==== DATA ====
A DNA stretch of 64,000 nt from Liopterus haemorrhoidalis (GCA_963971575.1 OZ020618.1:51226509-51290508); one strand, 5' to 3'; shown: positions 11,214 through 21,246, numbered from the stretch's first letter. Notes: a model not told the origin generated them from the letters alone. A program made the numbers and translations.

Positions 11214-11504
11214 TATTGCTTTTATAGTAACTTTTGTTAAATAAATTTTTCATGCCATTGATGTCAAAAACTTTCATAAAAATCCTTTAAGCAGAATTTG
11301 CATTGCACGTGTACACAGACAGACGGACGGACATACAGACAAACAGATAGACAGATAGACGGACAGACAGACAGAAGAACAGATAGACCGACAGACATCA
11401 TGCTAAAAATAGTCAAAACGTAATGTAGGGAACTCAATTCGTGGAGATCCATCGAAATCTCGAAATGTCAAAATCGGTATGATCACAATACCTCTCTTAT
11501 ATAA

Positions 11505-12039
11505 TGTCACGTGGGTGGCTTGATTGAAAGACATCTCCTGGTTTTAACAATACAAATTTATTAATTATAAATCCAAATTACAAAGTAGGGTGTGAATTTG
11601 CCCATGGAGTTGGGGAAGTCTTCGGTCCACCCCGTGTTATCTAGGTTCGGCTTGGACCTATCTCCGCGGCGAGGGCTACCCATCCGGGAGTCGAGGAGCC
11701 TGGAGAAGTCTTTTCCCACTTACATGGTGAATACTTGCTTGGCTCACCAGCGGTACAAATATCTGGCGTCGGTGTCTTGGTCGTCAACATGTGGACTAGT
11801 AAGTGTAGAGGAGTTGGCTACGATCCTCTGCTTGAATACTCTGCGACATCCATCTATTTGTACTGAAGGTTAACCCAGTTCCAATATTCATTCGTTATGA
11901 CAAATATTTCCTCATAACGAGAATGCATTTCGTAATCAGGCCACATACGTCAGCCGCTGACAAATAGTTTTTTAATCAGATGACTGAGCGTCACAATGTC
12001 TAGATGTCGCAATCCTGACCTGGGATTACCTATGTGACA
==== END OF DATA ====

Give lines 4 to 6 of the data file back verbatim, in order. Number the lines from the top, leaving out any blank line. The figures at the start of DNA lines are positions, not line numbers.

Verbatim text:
11301 CATTGCACGTGTACACAGACAGACGGACGGACATACAGACAAACAGATAGACAGATAGACGGACAGACAGACAGAAGAACAGATAGACCGACAGACATCA
11401 TGCTAAAAATAGTCAAAACGTAATGTAGGGAACTCAATTCGTGGAGATCCATCGAAATCTCGAAATGTCAAAATCGGTATGATCACAATACCTCTCTTAT
11501 ATAA